I’ve heard of ancient grain pits, where the harvest was stored in anaerobic conditions, and it would explain things like millstones found in them, but they mentioned that the tunnels were extraordinarily clear of clues, and I’d think if they stored grain in them there would still be evidence of that. It’s hard to clean up every grain of rye or wheat in a bushel of it, even today. Maybe they were used as ancient ice houses, to store ice through the summer?
“Initially the tunnel went down vertically for 4 meters, and then it continued in a zigzag pattern. There was a narrow “Schlupf” section at the end of the labyrinth. It reminds the researchers of a vagina.”
The site is too small for people storage.
The tunnels are inefficient for storm drainage.
I see grain storage as having the greatest possibility.
GPR is great stuff...but it's only showing shape and depth. Anything like grains or jewels or coins simply will not show up on the screen.
Guess I would try bores next...and that would be at a bend.....
I do a lot of historical work and we found something similar...a hole in the ground which turned out to be one end of a tunnel. We stomped the ground to follow it...Sure enough, it led to the mill. We went to the very scarey basement in the mill and found the grain storage tunnel....huge!! c1800
ROFL. I’m sure the King demanded more taxes to pay for it too!
Maybe. I don’t know if the ploughshare or the millstones were really that, but if they were it’s hard to understand why a ploughshare would end up in a grain storage pit - the work’s already been done. As for the millstones specifically - I’m no expert - but maybe they look like millstones but are for keeping the thing from collapsing? Some of them could very well be for grain storage, just like the one you excavated, especially the ones connected to kitchens or buildings that could have been mills.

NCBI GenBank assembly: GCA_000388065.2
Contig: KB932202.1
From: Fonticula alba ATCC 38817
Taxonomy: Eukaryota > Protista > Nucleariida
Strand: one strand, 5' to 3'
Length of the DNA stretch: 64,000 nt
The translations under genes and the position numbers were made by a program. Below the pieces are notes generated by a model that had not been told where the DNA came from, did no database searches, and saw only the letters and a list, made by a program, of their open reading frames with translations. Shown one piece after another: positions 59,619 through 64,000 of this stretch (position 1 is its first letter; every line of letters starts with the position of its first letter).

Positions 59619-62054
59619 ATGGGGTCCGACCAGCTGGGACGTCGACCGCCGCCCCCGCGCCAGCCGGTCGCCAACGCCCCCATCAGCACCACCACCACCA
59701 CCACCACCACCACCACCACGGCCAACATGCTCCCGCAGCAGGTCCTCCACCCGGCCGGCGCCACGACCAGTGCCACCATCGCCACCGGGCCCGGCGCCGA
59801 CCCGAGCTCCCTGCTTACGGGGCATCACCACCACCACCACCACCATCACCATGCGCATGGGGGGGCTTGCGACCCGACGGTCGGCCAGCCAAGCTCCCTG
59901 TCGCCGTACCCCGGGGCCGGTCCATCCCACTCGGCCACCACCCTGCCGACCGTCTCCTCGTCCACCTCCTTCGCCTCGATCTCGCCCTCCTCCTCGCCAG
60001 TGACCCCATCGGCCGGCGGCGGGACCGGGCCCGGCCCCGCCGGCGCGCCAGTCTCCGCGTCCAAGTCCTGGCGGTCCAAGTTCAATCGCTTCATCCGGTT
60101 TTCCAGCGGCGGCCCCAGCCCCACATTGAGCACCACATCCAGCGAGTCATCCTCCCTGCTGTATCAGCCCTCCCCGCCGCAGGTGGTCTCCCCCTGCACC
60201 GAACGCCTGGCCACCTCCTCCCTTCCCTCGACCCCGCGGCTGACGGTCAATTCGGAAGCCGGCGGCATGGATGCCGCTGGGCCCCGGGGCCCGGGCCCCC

The illustration above, the one with the Schlupf constructions - that’s hard to imagine as useful for grain storage. But maybe they served some purpose in it yet to be discovered, or for something else like slowing water flow down so as not to erode the tunnel construction.
|GGG managers are SunkenCiv, StayAt HomeMother & Ernest_at_the_Beach|
My guess would be to hide from invaders. The smaller slips could be for the largest member of the family and hopefully would be smaller than the invaders. If not to hide people people it would be a good place to hide your wealth. The interesting point is that the farmer who found it could only go so deep before oxygen became a problem, what did the original excavators do?
One gallery contained an iron plowshare, while heavy millstones were found in three others. Virtually nothing else has turned up in the vaults.
Brewing - actually aging/storing - beer, aging cheeses are among the foremost coming to mind........
But, depending upon their age, these could also have served as refuges from the mongols or other eastern invaders as well. >PS
That was my first thought too.
“And may have served a religious function.”
There it is! Ahh...the mysterious rituals of our primitive ancestors. The grain and tools were probably brought down there as part of a sacred fertility rite.
Jk. The practical purposes spelled out in above posts seem remarkably sensible.
If this was a refuge or hiding place the purpose of the narrow place could be defensive.
If the tunnel is found and a thief or soldier attempts to force their way through the narrow place, its easy to dispatch them as they attempt to squeeze through.
Air conditioning during hot spells.
Hiding places for black marketeer goods and persons.
Whatever they were, they sure are fascinating. If they were for grain what is that purpose? Hiding grain? Storing grain? I don’t understand.
These are bases for UFOs which are actually quite small. Or tunnels made by very large earth worms. Glad I could help.
German speakeasys. =0
“My guess would be to hide from invaders.”
Agree. I’ve read about similar tunnels in Turkey, but much more elaborate. The goal was to be able to hide out until the enemy went away.